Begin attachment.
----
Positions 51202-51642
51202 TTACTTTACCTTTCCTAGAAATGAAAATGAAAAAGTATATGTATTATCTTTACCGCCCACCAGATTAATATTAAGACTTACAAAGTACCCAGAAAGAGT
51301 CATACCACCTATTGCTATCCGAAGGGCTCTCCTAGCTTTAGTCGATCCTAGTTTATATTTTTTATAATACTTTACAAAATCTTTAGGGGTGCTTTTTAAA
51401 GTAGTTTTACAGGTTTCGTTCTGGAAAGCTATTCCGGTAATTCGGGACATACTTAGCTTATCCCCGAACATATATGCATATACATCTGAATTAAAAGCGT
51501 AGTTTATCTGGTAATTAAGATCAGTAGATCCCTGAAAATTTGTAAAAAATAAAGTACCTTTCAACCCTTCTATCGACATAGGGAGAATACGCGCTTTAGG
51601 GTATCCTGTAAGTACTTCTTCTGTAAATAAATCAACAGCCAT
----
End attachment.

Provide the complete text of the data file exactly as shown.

Positions 51202-51642
51202 TTACTTTACCTTTCCTAGAAATGAAAATGAAAAAGTATATGTATTATCTTTACCGCCCACCAGATTAATATTAAGACTTACAAAGTACCCAGAAAGAGT
51301 CATACCACCTATTGCTATCCGAAGGGCTCTCCTAGCTTTAGTCGATCCTAGTTTATATTTTTTATAATACTTTACAAAATCTTTAGGGGTGCTTTTTAAA
51401 GTAGTTTTACAGGTTTCGTTCTGGAAAGCTATTCCGGTAATTCGGGACATACTTAGCTTATCCCCGAACATATATGCATATACATCTGAATTAAAAGCGT
51501 AGTTTATCTGGTAATTAAGATCAGTAGATCCCTGAAAATTTGTAAAAAATAAAGTACCTTTCAACCCTTCTATCGACATAGGGAGAATACGCGCTTTAGG
51601 GTATCCTGTAAGTACTTCTTCTGTAAATAAATCAACAGCCAT